By Lerisha Naidu, Partner, and Angelo Tzarevski, Senior Associate, Competition & Antitrust Practice, Baker McKenzie Johannesburg
African competition law on the continent is the subject of notable growth. An increasing number of jurisdictions have adopted laws and regulations, established authorities, secured membership to regional antitrust regimes and ramped-up enforcement of suspected violations of prevailing competition laws at both domestic and regional levels.
Since 2018, domestic competition legislation has been enacted in Angola and Nigeria. In Angola, these legislative developments have been bolstered by the establishment of the Angolan Competition Regulatory Authority, which recently became operational. In Nigeria, the Federal Competition and Consumer Protection Act was signed into law in 2019, establishing the Competition Commission and Competition Tribunal to enforce the legislation. Madagascar adopted a new law, which modifies certain aspects of its competition laws. This is yet to be published in the official gazette, but also demonstrates an impending change (which is consistent with the general wave of development in relation to competition regimes on the continent).
Outside of the introduction of entirely new laws in certain jurisdictions, there have also been significant amendments to existing legislative regimes in a number of countries, including Egypt, Ethiopia, The Gambia, Morocco, Mozambique, South Africa, Zambia, and Zimbabwe.
In 2018, a new merger notification form and guidelines were introduced by the Egyptian Competition Authority. Recently, an amendment was passed enabling the Council of Ministers to fix the prices of “essential products” for a specific period of time. In Ethiopia, certain provisions of the competition law are currently being reviewed, including the merger control regime in general, issues of change of control, and the definition of certain terms. In The Gambia, guidelines regarding the interpretation of the Competition Act were published in April 2019. Further, the president and subordinate members of the Competition Council were appointed in Morocco in December 2018. This brought the council into full operation, enabling the effective enforcement of Morocco’s competition framework. Regulations on competition in the air transport industry, which govern competition in this sector, were published in Mozambique in 2018. In South Africa, the Competition Amendment Bill was signed into law in early 2019 and since then, certain provisions have come into effect, with others are still pending. In Zambia, guidelines on Calculating Merger Fees were issued in 2018 and proposed amendments to the Abuse of Dominance Guidelines and the Fines Guidelines have been circulated for public comment. In Zimbabwe, the entire Competition Act has been amended, and is currently in draft form awaiting imminent approval.
Africa’s regional competition regulators are also gaining momentum in the analysis of mergers and understanding of prohibited practices. Over and above specific country regulation, Africa has a number of regional competition regulators, including the West African Economic Monetary Union (WAEMU), the East African Community (EAC), the Common Market for Eastern and Southern Africa (COMESA), the Economic Community of West African States (ECOWAS) and the Economic and Monetary Community of Central Africa (CEMAC).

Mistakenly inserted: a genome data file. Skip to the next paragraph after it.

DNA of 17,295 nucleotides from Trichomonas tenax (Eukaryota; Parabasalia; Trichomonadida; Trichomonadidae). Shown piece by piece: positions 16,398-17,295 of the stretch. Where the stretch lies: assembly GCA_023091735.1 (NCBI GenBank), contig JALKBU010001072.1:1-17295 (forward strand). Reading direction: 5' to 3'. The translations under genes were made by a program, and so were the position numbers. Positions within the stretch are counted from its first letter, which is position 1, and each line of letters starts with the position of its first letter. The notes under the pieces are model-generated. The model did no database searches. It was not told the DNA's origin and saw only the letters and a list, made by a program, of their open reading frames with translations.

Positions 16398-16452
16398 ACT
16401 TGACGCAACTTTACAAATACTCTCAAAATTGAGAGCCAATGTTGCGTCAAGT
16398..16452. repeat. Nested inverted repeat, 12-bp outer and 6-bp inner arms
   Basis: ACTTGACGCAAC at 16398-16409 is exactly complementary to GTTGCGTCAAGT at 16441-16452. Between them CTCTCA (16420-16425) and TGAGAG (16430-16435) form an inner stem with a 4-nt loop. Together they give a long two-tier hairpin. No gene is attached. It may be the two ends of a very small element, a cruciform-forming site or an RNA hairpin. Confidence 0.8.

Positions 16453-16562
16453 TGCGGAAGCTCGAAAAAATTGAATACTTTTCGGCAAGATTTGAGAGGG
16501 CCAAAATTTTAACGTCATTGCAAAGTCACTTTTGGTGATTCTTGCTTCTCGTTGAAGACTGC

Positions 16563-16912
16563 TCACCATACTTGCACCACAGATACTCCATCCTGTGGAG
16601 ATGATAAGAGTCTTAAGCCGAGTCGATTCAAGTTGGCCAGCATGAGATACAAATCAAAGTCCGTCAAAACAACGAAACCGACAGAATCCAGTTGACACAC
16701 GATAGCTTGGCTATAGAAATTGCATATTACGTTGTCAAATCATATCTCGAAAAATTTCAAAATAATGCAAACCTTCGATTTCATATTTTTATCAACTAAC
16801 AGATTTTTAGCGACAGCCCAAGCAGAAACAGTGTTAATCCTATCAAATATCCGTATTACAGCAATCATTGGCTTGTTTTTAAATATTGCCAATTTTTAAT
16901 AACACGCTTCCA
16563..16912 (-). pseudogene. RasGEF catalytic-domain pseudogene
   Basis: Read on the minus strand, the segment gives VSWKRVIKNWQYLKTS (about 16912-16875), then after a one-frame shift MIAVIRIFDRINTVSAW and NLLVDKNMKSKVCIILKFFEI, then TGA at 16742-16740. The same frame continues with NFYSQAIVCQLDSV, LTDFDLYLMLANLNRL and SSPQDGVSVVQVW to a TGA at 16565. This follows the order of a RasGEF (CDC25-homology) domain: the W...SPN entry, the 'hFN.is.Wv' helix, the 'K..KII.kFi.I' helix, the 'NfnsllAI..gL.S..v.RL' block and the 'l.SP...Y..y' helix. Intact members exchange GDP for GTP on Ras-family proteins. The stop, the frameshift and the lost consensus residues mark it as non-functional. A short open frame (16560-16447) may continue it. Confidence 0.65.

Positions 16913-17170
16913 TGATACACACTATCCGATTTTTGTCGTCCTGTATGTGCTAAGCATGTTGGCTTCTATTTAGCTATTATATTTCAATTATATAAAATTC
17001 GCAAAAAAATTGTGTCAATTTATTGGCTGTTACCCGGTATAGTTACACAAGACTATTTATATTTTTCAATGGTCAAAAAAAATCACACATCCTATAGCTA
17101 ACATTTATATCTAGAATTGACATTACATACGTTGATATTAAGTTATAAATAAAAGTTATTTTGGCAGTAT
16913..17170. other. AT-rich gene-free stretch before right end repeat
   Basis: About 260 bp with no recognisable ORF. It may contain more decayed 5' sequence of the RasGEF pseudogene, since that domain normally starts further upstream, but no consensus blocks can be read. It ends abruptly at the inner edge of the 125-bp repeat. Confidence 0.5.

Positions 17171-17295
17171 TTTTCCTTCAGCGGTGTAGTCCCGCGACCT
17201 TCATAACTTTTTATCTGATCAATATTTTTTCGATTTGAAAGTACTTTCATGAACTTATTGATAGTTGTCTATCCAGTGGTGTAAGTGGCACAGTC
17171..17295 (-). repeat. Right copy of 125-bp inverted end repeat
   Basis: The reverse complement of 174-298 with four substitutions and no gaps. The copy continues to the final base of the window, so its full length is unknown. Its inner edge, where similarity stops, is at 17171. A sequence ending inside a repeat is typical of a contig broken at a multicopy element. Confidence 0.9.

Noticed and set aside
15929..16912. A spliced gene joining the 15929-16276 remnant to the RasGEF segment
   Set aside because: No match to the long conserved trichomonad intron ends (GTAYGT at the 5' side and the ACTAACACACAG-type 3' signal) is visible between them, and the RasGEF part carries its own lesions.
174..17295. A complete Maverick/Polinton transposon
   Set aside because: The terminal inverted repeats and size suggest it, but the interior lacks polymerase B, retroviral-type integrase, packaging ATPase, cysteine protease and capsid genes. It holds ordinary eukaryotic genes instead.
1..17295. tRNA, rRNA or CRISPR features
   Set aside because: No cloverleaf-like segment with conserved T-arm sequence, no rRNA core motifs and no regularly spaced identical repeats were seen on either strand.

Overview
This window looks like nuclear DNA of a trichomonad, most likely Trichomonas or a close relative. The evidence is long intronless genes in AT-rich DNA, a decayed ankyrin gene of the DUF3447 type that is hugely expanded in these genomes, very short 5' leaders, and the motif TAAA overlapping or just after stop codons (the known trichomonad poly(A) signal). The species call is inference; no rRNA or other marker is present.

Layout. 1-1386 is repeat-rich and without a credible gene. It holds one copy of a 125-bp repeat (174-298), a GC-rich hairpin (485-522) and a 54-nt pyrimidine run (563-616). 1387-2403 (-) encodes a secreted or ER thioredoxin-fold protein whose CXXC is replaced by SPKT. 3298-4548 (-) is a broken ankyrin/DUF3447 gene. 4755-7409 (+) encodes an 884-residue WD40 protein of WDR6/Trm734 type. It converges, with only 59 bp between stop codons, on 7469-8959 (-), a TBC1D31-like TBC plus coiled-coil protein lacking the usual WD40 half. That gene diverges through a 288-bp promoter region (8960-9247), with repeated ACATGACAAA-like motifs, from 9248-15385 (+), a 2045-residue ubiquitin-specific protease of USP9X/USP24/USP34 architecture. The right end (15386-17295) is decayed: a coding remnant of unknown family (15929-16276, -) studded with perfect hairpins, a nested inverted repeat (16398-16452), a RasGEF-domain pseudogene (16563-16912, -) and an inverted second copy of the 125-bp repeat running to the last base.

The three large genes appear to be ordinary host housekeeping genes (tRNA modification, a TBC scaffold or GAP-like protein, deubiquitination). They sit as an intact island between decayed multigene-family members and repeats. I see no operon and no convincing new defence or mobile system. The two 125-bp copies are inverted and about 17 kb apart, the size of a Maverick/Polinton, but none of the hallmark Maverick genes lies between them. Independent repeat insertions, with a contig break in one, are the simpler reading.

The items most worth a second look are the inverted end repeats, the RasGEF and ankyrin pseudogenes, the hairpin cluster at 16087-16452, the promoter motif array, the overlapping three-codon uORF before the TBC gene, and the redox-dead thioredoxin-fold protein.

In April 2019, the COMESA Competition Commission approved three new guidelines, including the Guidelines on Market Definition, the Guidelines on Restrictive Business Practices and the Guidelines on Abuse of Dominance. These guidelines were prepared in consultation with the national competition authorities of the member states and follow international best practice. Their aim is to provide clarity on the interpretation of the COMESA Competition Regulations and Rules, as well as predictability in enforcement by the regulator.
In May 2019, ECOWAS announced a new competition regulator with the launch of the ECOWAS Regional Competition Authority (ERCA). There is currently no domestic competition law in ECOWAS member countries including Benin, Ghana, Guinea-Bissau, Liberia or Togo, with The Gambia and Nigeria being the only members of ECOWAS to have competition legislation in place. The ERCA will thus play a role in enforcing competition law in the region.
In June 2019, the East African Competition Authority (EACA) finalised the EACA Outreach and Advocacy Strategy (Strategy), which aims to facilitate and promote awareness of competition policy across the region. The EACA recognises that market participants and consumers have little knowledge of competition laws and regulations, which impacts on enforcement. While it has been finalised, the Strategy has not yet been officially accepted.
Although it is not a regional regulator, the African Competition Forum, an association of African competition agencies, exists to promote competition policy awareness in Africa and the adoption of competition policies and laws. The Forum also facilitates regular contact between authorities, creating a platform for the sharing of best practice and domestic competition trends.
Africa has clearly entered a new era of competition law enforcement. Businesses that have not already done so should ensure they are able to comply with the continuously developing national and regional competition laws and regulations across the continent.
The numerous competition law and regulatory developments in 25 countries in Africa are outlined in Baker McKenzie’s new Guide -An overview of Competition and Antitrust Regulation in Africa. The Firm’s Competition & Antitrust Africa team and African Relationship Firms across the continent contributed to the Guide, which is intended to provide insight into the latest developments at a domestic level, itemising relevant amendments and approaches of competition authorities on topical issues.